2. What's Wrong With This Database Picture?

"A relation is a data structure which consists of a heading and an unordered set of tuples which share the same type", according to Wikipedia on 'Relation (database)'."
"In SQL RDBMSes (such as MS SQL Server and Oracle] tables are permanently stored relations, where the column names defined in the data dictionary form the "heading" and the rows are the "tuples" of the relation."
"A relation can be represented by a table in database. A relation in the context of modeling a problem will include the fields and possibly the identification of fields which have relationships with other relations..."
"Put simply, a "relation" is a table, the heading being the definition of the structure and the rows being the data."
"In simple English: relation is data in tabular format with fixed number of columns and data type of each column. This can be a table, a view, a result of a subquery or a function etc."
"A relation is a table, which is a set of data. A table is the result of a query." --What is a relation in database terminology?, StackOverflow.com

Wednesday, November 8, 2017

Data Model: The RDM Is, the E/RM Isn't

Minor touches, 11/17/17.


Note: This is a 11/08/17 rewrite of two older posts to bring them in line with the McGoveran's formalization and interpretation [1] of Codd's true RDM.

Here's what is wrong with the picture of two weeks ago, namely:

"ERM is a data model -- So says Date, Chen, etc. So says the majority of current industry experts. Refer to Date 6th edition p347. With very strong references to Codd (who he worked with), Date elegantly explains the differences between RM and ERM -- but clearly believes both are data models (even allowing for the charitable comment). If we take a RDB as the ultimate target implementation of data, and an ERM (or extended) can correctly design all the artifacts that are implemented, this means it is modelling [sic] the data. Granted, an ERM does not explicitly model some of the non-structural aspects of the original Codd definition.

Out of interest, is there a common Relational Modelling tool, that is not also an ERM tool and models the full Codd definition? There are also several other methods of modeling data -- ERM is more a mechanism to represent the data. If ERMs are used by IT professionals across the world to direct the design and build of the majority of applications guided by standard methodologies, is the view of this argument that these were all build wrongly? Regardless of success? Is the inferred conclusion that only the RM models data, and ERM, [or] any other techniques do not? [If so] that is a little limiting."
  
Chen's E/RM [2] (1976) preceded Codd's definition of a formal data model [3] (1980) and it would be unfair to hold it to that definition. But even if Chen used "unified view of data" in his paper's title, there is no excuse for "the majority of industry experts" claiming, post-1980, that the E/RM is a data model.

Sunday, November 5, 2017

This Week

1. Database Truth of the Week

"Logical (aka. syntactic) validity: Every logical inference (application of any number of rules of inference) from syntactically valid and well-formed premises yields well-formed and syntactically valid consequents (i.e., the rules of inference preserve syntactic validity and well-formedness.) This property is independent of any interpretations of the symbols. A query result is said to be logically valid iff it is derived by any sequence of RA operations on one or more relations.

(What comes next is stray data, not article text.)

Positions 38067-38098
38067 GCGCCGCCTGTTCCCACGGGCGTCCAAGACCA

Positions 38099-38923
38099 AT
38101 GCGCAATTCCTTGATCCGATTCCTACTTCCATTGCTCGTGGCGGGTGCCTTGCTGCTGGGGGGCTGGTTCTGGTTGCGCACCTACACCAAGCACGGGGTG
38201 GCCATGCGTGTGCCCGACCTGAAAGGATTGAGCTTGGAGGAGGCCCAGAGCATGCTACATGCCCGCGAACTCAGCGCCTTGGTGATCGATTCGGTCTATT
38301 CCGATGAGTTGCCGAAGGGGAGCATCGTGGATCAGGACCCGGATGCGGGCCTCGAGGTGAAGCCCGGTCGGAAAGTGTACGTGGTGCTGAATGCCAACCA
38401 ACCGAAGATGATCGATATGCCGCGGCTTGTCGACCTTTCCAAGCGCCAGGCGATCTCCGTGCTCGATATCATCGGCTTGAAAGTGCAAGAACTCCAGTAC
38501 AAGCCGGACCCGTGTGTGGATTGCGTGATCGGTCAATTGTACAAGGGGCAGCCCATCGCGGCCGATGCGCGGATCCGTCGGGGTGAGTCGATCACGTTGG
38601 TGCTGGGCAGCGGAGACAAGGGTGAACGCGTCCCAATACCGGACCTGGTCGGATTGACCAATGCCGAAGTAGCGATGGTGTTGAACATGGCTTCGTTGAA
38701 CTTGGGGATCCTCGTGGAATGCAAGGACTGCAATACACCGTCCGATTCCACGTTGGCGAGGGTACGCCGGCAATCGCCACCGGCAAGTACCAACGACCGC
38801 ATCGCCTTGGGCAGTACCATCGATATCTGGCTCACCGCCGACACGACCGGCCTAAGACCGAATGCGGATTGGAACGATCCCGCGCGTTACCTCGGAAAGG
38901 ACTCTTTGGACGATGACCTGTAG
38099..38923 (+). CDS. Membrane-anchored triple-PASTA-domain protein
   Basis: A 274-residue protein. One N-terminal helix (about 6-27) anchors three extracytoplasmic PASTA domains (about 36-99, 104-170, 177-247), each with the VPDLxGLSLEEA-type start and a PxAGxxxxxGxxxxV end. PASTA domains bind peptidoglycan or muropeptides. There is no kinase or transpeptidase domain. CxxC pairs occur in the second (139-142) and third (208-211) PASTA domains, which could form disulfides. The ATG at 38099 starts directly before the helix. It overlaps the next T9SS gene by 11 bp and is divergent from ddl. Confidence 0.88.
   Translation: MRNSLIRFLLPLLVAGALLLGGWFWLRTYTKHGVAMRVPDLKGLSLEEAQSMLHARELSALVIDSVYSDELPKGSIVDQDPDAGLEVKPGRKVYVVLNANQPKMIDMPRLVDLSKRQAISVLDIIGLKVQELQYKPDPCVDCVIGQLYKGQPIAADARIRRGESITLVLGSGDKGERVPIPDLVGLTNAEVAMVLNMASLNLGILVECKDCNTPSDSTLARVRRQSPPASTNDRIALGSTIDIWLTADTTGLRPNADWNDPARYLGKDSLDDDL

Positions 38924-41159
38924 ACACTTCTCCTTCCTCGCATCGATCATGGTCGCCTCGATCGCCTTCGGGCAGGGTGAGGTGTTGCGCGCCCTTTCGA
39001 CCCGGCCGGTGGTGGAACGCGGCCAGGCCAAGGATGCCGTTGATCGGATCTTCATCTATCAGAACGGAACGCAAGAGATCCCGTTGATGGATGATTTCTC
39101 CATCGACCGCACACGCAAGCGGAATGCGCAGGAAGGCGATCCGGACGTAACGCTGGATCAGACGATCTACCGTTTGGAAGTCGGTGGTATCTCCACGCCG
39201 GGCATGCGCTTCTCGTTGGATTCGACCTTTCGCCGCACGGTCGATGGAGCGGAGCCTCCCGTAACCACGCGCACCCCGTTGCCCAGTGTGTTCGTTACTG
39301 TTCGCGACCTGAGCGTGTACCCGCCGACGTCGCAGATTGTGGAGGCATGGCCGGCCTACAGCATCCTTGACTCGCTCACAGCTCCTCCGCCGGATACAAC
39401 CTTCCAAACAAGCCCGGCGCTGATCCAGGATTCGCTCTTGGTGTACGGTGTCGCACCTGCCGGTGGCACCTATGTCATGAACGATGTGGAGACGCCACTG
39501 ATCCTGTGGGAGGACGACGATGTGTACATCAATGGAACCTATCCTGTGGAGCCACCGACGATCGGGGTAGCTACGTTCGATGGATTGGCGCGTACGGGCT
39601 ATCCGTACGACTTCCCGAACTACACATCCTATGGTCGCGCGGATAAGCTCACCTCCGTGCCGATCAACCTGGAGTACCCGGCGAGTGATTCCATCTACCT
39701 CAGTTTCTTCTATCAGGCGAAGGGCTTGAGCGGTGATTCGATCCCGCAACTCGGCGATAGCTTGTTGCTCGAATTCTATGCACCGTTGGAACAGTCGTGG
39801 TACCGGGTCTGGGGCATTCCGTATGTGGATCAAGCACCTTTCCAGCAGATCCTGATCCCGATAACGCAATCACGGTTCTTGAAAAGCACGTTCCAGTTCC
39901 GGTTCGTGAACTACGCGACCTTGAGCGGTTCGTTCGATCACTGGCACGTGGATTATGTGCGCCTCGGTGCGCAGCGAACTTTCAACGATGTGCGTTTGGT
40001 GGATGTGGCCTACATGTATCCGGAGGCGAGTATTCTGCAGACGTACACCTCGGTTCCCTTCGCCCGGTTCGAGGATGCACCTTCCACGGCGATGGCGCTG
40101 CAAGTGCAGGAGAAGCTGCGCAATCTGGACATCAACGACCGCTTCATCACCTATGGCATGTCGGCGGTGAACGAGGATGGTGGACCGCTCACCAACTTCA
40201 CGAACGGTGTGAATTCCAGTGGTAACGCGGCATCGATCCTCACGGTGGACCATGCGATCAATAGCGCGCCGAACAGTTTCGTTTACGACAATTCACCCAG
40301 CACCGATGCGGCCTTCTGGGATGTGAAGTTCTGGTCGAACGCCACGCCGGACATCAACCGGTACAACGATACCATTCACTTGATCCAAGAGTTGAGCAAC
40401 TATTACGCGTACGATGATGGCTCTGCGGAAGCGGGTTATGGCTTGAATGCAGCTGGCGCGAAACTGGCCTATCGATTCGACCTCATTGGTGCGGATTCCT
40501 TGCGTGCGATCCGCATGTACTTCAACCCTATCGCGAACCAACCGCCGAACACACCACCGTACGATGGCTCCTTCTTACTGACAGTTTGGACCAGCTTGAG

"Semantic correctness: Every interpretation of the symbols (meaning and truth value assignment) that makes the axioms true, makes the theorems true. When we extend a logical model with semantics (specific to the subject matter and its "business" rules) via constraints, those constraints become axioms that must be true. A query result is said to be semantically correct iff for every assignment of meaning to relations that are the RA operands under which their tuples represent true facts, the tuples of the result relations also represent true facts.
If relations are not in 5NF, query results aren’t guaranteed to be semantically correct. Any update anomaly can appear in a result -- a join might deliver extra tuples that are anomalous. A database design that permits update anomalies does not preserve semantic correctness!" --David McGoveran


2. What's Wrong With This Database Picture?

"If we take a RDB as the ultimate target implementation of data, and an ERM (or extended) can correctly design all the artifacts that are implemented, this means it is modelling the data. Granted, an ERM does not explicitly model some of the non-structural aspects of the original Codd definition.

"ERM is a data model -- So says Date, Chen, etc. So says the majority of current industry experts. Refer to Date 6th edition p347. With very strong references to Codd (who he worked with), Date elegantly explains the differences between RM and ERM – but clearly believes both are data models (even allowing for the charitable comment).

Out of interest, is there a common Relational Modelling tool, that is not also an ERM tool and models the full Codd definition? There are also several other methods of modeling data -- ERM is more a mechanism to represent the data. If ERMs are used by IT professionals across the world to direct the design and build of the majority of applications guided by standard methodologies, is the view of this argument that these were all build wrongly? Regardless of success? Is the inferred conclusion that only the RM models data, and ERM, [or] any other techniques do not? [If so] that is a little limiting." --LinkedIn.com